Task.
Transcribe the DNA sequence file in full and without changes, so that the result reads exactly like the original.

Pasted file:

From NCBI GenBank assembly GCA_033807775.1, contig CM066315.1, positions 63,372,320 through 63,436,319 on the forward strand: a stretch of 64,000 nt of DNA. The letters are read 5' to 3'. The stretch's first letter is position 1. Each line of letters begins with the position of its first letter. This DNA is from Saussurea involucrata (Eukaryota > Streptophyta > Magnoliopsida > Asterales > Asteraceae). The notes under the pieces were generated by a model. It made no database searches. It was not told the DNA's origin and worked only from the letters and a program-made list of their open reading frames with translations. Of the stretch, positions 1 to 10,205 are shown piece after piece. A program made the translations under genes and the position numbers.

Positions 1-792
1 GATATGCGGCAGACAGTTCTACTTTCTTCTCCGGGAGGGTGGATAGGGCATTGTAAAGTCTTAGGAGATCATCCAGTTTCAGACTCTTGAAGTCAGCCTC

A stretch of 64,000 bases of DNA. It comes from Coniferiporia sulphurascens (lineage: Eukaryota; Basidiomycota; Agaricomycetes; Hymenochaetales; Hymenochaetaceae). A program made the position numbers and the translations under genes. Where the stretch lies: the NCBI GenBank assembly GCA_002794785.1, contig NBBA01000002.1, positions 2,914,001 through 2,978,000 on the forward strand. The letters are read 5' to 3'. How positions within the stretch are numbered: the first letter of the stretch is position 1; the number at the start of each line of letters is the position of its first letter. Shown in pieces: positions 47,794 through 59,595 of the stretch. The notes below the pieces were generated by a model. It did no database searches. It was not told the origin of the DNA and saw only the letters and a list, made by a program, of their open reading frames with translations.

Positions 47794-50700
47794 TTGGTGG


From NCBI GenBank assembly GCA_033807775.1, contig CM066315.1, positions 63,372,320 through 63,436,319 on the forward strand: a stretch of 64,000 nt of DNA. The letters are read 5' to 3'. The stretch's first letter is position 1. Each line of letters begins with the position of its first letter. This DNA is from Saussurea involucrata (Eukaryota > Streptophyta > Magnoliopsida > Asterales > Asteraceae). The notes under the pieces were generated by a model. It made no database searches. It was not told the DNA's origin and worked only from the letters and a program-made list of their open reading frames with translations. Of the stretch, positions 1 to 10,205 are shown piece after piece. A program made the translations under genes and the position numbers.

Positions 1-792
1 GATATGCGGCAGACAGTTCTACTTTCTTCTCCGGGAGGGTGGATAGGGCATTGTAAAGTCTTAGGAGATCATCCAGTTTCAGACTCTTGAAGTCAGCCTC

A stretch of 64,000 bases of DNA. It comes from Coniferiporia sulphurascens (lineage: Eukaryota; Basidiomycota; Agaricomycetes; Hymenochaetales; Hymenochaetaceae). A program made the position numbers and the translations under genes. Where the stretch lies: the NCBI GenBank assembly GCA_002794785.1, contig NBBA01000002.1, positions 2,914,001 through 2,978,000 on the forward strand. The letters are read 5' to 3'. How positions within the stretch are numbered: the first letter of the stretch is position 1; the number at the start of each line of letters is the position of its first letter. Shown in pieces: positions 47,794 through 59,595 of the stretch. The notes below the pieces were generated by a model. It did no database searches. It was not told the origin of the DNA and saw only the letters and a list, made by a program, of their open reading frames with translations.

Positions 47794-50700
47794 TTGGTGG